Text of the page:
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On the readings for Sunday, January 27, 2013.

Readings:
Neh 8:2-4a, 5-6, 8-10
Ps 19:8, 9, 10, 15
1 Cor 12:12-30 or 12:12-14, 27
Lk 1:1-4; 4:14-21

The books of Ezra and Nehemiah tell the story of the restoration of the Jews to the promised land following the Babylonian exile (c. 587-538 B.C.). The many years spent by the dislocated people of God in Babylon had a profound effect on the attitude and identity of the Jewish people. It is estimated that of the two to three million Jews given permission to return home, less than 50,000 took up the offer. 

As Peter Kreeft notes in his book, You Can Understand the Bible, “We usually prefer comfort to freedom. Life in Babylon had been comparatively easy, but the trek to Jerusalem was 900 miles long … Not only that, but once they arrived, they faced a ruined land, city, and temple, along with the formidable task of rebuilding” (Ignatius Press, 2005; p. 68). 

As today’s reading from Nehemiah describes, it was not just a physical rebuilding; in fact, the heart of the restoration was spiritual, religious, and liturgical. The people had to hear anew the book of the law and relearn the meaning and purpose of the law. The law shaped and defined the Jewish people, for it oriented them toward God and showed who they were in relation to him. Hearing the words read by the prophet Ezra, the people gave their assent and praise: “‘Amen, amen!’ Then they bowed down and prostrated themselves before the LORD.”

Fast forward a few hundred years to a small synagogue in Nazareth. The setting was significant The exact origin of the synagogue (meaning “house of assembly”) as a regular place of Jewish gathering is unknown, but some scholars believe it can be located in the Babylonian exile, when synagogues were needed as places of worship for Jews so far removed from the Jerusalem temple. During the time of Christ, the synagogue was an established place for reading and teaching the law and the prophets. 

St. Luke describes, in today’s Gospel, how Jesus “went according to his custom into the synagogue on the sabbath day.” The young man appeared to be just one of many ordinary, devout Jews. To those who heard Jesus read from the prophet Isaiah, he was simply the son of a carpenter (Lk. 4: 22). But he was not long removed from being baptized in the Jordan and being tested in the desert; he was ready to embark upon his public ministry. And that ministry began and was marked throughout by the proclamation of God’s word—after all, every utterance of Jesus was a proclamation of that word by the Word, the Incarnate logos.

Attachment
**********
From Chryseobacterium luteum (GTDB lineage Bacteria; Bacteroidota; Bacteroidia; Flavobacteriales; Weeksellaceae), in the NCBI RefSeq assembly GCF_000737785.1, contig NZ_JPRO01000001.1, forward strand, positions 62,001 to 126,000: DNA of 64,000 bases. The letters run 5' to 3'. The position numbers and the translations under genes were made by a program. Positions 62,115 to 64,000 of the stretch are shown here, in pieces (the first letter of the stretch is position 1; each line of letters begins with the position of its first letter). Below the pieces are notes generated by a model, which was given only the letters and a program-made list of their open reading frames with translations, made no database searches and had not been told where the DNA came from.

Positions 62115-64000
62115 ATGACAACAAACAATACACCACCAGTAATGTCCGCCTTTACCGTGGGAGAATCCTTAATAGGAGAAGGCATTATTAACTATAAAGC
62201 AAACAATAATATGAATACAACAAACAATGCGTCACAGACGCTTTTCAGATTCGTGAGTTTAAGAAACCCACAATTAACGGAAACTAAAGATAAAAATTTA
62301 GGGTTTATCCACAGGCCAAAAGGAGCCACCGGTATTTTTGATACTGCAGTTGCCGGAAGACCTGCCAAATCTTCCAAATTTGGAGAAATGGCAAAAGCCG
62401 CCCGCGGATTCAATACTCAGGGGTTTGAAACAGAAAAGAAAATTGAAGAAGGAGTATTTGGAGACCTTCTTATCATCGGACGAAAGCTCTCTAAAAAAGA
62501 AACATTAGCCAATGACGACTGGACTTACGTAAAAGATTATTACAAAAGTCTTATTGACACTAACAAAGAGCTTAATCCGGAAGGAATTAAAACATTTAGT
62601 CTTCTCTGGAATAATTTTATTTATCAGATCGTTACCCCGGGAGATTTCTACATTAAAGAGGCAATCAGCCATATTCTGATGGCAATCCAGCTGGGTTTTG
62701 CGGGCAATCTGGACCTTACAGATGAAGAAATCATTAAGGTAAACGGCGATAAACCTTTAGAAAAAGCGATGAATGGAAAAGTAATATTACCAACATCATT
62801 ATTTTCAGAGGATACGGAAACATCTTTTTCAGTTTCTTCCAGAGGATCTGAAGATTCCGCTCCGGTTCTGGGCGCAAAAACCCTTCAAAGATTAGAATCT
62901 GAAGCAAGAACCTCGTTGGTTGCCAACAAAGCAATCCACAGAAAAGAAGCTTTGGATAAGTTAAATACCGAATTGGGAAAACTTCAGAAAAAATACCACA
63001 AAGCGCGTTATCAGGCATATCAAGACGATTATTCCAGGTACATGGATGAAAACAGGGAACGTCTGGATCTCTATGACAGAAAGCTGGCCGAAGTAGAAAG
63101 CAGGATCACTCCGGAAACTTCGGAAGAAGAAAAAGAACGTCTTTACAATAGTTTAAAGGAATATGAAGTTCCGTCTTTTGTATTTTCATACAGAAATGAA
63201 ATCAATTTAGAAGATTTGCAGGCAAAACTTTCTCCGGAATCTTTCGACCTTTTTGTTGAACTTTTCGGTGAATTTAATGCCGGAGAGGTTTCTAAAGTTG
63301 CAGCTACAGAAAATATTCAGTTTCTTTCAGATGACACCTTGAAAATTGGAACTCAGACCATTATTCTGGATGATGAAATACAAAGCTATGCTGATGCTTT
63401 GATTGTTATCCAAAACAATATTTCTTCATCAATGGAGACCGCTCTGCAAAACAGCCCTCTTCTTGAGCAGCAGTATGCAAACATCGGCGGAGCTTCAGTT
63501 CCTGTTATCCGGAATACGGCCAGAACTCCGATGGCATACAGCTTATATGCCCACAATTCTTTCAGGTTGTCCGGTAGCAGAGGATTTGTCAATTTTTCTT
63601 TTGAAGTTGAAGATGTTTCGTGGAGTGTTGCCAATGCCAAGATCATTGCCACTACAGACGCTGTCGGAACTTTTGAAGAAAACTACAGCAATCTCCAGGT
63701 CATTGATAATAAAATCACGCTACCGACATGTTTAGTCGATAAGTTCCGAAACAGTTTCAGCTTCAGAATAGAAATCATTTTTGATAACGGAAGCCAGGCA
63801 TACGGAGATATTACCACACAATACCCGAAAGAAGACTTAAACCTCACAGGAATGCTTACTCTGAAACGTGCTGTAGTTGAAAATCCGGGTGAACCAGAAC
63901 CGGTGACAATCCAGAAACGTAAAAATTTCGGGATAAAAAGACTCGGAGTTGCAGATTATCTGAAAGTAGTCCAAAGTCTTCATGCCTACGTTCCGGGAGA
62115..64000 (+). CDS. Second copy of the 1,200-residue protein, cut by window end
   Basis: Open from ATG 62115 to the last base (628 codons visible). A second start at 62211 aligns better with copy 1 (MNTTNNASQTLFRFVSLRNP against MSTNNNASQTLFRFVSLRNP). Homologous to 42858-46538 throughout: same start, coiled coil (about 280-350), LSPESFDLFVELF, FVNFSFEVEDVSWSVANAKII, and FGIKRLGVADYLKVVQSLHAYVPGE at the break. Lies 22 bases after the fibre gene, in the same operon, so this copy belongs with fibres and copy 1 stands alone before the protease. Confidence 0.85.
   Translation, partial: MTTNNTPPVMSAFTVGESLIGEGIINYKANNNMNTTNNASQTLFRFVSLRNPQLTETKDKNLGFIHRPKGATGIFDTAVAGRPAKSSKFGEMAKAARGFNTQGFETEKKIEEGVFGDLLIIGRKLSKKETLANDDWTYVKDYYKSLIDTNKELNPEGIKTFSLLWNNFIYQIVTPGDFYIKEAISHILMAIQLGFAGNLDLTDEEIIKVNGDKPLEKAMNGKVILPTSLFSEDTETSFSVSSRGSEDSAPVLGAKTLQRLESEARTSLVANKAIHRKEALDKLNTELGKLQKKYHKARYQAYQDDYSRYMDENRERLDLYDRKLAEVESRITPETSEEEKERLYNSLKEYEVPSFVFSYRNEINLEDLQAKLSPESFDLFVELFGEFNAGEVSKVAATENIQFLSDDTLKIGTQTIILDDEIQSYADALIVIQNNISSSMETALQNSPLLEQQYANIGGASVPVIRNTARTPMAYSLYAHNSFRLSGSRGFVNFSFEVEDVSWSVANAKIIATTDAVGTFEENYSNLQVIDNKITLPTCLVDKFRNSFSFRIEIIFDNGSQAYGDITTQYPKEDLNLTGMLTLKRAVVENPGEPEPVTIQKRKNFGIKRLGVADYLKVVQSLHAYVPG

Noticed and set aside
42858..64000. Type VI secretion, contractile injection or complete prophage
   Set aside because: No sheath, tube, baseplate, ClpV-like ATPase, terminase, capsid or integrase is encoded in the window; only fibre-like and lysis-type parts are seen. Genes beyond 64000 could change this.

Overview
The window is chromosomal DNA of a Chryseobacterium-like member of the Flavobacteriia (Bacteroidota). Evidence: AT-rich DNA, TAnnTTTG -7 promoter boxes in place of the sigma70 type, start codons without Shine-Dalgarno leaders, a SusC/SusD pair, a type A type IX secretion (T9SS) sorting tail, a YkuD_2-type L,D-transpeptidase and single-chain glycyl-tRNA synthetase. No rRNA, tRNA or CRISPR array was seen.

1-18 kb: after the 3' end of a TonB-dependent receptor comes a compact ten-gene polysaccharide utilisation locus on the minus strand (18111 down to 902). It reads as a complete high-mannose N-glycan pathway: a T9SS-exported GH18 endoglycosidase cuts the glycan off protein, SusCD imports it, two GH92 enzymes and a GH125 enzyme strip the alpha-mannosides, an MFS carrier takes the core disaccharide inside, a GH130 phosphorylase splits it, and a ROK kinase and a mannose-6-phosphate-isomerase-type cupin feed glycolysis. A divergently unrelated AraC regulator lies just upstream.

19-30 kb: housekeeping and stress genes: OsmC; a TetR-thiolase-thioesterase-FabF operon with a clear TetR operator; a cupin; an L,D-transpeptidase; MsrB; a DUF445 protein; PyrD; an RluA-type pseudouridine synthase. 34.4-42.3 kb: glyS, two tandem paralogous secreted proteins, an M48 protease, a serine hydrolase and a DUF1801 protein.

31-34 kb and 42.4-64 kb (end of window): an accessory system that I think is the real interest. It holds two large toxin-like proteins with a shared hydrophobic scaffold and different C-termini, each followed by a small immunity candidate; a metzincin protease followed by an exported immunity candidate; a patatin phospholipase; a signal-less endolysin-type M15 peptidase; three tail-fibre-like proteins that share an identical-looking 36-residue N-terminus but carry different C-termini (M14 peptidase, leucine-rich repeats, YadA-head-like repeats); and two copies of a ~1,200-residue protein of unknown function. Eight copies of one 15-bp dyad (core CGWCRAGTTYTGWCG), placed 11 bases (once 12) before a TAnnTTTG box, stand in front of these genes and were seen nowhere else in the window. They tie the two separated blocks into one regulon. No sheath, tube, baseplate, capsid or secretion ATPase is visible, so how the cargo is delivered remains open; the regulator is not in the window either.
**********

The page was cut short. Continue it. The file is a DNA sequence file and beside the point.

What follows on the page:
Like Ezra, he was a priest and he spoke as a prophet. Like Ezra, he unrolled the scroll and he read from the law and the prophets. Yet, whatever the similarities, the essential differences are summed up in his concluding words: “Today this Scripture passage is fulfilled in your hearing.” Ezra, Isaiah, and all of the other prophets told the people to worship, love, and obey God; Jesus said the same, but also made it known that he was God (cf. Jn. 8:54-59). His priesthood was singular; his words were uniquely authoritative. The passage from Isaiah was fulfilled because the word of God had gone forth—not merely from the mouth of a human prophet, but into the world as the word who had assumed human nature: “And the Word became flesh and dwelt among us, full of grace and truth…” (Jn 1:14). 

The ministry of Christ—the anointed one—was to proclaim glad tidings to the poor, grant liberty to captives, give sight to the blind, and free the oppressed. This is true restoration from the ancient exile of both Jews and Gentiles in the land of sin and darkness. Every man is invited by the Messiah to leave the land of sin and enter the promised rest. “He set the captives free,” wrote Cyril of Jerusalem, “having overthrown the tyrant Satan, he shed the divine and spiritual light on those whose heart was darkened.”

(This "Opening the Word" column originally appeared in the January 24, 20120, edition of Our Sunday Visitor newspaper.)
 
About the Author
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Carl E. Olson is editor of Catholic World Report and Ignatius Insight.
 
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